7th grade students created ThingLinks to present images and information from historical sites and museums in the New York City area. They posted and shared their ThingLinks on Padlet so their classmates could virtually visit the sites they had visited.
Submitted by Ms. MaryBeth Donnelly, MD World Languages
For our review unit, I put my 7th grade students in charge, and each group created a presentation on a specific topic. They were given the chance to select the type of multimedia they wanted to use. Some of the students used apps like Chatterpix and Puppet Pals to create something that was part of a larger presentation that they made on Prezi or Google Slides. Here is a sample of one of the videos a group created with Puppet Pals that was part of a larger presentation on -re verbs in the present tense:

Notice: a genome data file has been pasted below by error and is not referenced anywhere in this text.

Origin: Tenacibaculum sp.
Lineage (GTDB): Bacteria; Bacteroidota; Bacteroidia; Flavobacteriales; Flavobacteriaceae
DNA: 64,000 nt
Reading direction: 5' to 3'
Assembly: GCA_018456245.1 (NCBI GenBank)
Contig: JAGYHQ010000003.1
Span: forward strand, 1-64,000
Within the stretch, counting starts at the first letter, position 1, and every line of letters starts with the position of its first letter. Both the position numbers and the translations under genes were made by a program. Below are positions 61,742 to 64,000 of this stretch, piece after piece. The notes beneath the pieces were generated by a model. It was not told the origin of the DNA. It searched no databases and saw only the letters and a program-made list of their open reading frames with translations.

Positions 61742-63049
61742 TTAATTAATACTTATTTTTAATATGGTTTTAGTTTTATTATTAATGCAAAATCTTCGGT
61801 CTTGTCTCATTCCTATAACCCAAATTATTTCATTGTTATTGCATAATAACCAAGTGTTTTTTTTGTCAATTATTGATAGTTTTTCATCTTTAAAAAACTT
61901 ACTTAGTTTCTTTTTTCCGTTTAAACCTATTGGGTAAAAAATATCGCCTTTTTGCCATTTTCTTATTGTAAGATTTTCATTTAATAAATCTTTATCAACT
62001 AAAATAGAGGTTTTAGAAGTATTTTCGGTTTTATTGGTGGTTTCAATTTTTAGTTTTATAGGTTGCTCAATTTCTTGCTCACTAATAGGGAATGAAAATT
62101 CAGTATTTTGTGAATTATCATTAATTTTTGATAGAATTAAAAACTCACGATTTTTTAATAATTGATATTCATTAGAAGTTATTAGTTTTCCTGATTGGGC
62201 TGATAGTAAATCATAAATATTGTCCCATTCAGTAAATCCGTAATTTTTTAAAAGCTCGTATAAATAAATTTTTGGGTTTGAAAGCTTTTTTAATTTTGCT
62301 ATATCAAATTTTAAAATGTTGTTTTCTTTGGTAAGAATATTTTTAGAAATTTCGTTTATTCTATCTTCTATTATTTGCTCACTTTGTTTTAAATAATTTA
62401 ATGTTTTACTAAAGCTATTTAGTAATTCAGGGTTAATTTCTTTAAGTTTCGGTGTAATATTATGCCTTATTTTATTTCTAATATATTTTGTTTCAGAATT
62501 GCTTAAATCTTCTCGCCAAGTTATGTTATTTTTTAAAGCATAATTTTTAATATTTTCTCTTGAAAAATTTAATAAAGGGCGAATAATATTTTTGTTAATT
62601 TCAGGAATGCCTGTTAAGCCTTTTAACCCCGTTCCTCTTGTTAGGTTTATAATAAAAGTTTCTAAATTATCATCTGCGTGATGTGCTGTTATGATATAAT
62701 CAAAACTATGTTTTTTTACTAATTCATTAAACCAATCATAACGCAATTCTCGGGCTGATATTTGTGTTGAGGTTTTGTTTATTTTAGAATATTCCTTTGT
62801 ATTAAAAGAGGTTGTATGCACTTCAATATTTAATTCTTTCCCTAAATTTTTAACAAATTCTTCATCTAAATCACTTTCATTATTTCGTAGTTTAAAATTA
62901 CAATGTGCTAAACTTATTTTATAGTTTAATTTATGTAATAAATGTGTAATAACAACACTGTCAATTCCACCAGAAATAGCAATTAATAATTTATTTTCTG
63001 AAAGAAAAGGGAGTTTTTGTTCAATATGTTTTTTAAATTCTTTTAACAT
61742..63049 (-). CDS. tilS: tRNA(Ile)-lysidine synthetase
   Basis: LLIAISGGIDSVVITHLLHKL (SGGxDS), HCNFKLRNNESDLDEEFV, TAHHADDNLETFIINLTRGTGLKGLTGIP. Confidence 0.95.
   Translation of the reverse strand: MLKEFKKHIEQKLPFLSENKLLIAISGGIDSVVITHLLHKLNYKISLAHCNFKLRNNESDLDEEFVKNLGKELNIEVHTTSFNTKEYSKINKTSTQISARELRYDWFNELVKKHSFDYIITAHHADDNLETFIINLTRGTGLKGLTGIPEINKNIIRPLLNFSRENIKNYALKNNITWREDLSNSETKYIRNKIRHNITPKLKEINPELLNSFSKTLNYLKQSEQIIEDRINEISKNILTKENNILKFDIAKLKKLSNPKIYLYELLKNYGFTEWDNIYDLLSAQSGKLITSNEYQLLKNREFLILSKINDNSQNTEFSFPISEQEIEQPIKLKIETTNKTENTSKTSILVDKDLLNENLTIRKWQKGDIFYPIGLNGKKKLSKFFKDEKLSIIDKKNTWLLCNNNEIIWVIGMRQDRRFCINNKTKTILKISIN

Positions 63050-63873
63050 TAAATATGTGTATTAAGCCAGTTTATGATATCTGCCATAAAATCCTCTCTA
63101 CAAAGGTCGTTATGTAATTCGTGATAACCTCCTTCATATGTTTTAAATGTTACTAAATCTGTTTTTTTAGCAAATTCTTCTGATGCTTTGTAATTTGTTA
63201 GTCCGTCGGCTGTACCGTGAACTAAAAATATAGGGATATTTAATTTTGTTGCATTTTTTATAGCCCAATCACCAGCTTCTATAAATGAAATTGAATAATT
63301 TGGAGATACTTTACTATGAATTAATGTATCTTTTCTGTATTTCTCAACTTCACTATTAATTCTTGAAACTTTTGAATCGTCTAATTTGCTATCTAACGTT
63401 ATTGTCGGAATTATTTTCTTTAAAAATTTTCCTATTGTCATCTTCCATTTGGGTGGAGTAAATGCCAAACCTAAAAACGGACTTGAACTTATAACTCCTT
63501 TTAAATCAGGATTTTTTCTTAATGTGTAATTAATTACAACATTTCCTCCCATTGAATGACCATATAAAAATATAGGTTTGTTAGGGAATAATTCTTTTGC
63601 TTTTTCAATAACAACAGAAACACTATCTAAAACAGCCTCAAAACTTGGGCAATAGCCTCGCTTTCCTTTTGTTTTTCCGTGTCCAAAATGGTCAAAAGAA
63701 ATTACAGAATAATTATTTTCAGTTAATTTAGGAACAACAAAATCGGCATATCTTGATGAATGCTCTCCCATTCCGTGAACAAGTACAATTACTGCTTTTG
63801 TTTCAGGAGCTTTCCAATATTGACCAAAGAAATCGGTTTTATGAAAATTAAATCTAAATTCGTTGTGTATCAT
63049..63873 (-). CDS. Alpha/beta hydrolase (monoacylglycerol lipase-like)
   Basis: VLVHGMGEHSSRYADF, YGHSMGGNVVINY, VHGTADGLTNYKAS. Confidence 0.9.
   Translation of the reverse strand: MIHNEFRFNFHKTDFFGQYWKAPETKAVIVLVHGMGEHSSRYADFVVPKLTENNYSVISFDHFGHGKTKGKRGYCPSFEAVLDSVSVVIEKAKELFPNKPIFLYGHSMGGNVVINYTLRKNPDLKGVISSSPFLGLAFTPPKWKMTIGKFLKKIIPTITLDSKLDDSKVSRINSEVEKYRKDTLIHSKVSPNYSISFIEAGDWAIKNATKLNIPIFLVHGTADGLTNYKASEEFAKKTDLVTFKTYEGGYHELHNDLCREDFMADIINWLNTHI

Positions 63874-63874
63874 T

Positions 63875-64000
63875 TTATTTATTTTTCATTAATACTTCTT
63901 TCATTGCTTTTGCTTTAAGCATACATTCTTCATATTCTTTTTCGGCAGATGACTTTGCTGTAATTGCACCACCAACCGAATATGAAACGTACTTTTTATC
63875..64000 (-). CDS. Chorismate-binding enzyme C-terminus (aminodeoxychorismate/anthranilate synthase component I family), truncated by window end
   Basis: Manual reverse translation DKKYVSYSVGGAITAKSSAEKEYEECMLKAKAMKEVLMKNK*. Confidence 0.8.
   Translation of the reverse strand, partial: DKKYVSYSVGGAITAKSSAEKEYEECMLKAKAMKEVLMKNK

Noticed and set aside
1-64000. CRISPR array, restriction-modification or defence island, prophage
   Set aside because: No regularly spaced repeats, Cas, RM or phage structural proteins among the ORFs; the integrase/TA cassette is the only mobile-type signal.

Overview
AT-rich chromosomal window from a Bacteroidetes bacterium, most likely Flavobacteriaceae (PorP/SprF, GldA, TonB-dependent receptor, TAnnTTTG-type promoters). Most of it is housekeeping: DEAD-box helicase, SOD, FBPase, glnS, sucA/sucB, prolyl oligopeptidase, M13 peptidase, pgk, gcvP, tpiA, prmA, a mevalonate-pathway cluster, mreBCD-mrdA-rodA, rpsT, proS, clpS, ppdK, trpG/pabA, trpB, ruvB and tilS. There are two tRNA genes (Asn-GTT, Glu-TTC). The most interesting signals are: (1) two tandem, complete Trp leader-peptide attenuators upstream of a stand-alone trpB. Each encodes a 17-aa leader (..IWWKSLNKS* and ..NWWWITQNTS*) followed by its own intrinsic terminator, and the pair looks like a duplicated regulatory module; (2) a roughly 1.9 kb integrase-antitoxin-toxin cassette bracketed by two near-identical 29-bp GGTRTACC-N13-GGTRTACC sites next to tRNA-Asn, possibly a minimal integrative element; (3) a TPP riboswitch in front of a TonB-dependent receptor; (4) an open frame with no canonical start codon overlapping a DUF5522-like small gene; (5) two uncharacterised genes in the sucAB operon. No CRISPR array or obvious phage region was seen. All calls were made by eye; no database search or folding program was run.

My students recently used Adobe Spark Page to present their research on various Hindu Deities. This was a two day mini project that was done both in-class and at home. The students were instructed to use the HM library databases and trustworthy (they've been working on evaluating sources) websites to find information and images on their assigned deity. On day two they began their Spark Page (with some basic suggestions from me) and completed it for homework for the following day. Here is a sample page:
Students used Adobe Spark Video to create informational videos on the states of matter. They discussed the general behavior of the molecules. Students gave a unique twist to their project through the incorporation of a fun fact or comic.
The best use of iPads and technology recently has been creating iMovies in the model of Robert Pinsky's "My Favorite Poem" project (favoritepoem.org). It was students second time using this app, and having more experience with editing on iMovie really helped students create polished, engaging work. Students introduced themselves and their connection to poetry, read the poem, and then analyzed and explained the poem. I encouraged them to try filming in different locations, and may students made parts of the movies at home and in their neighborhoods.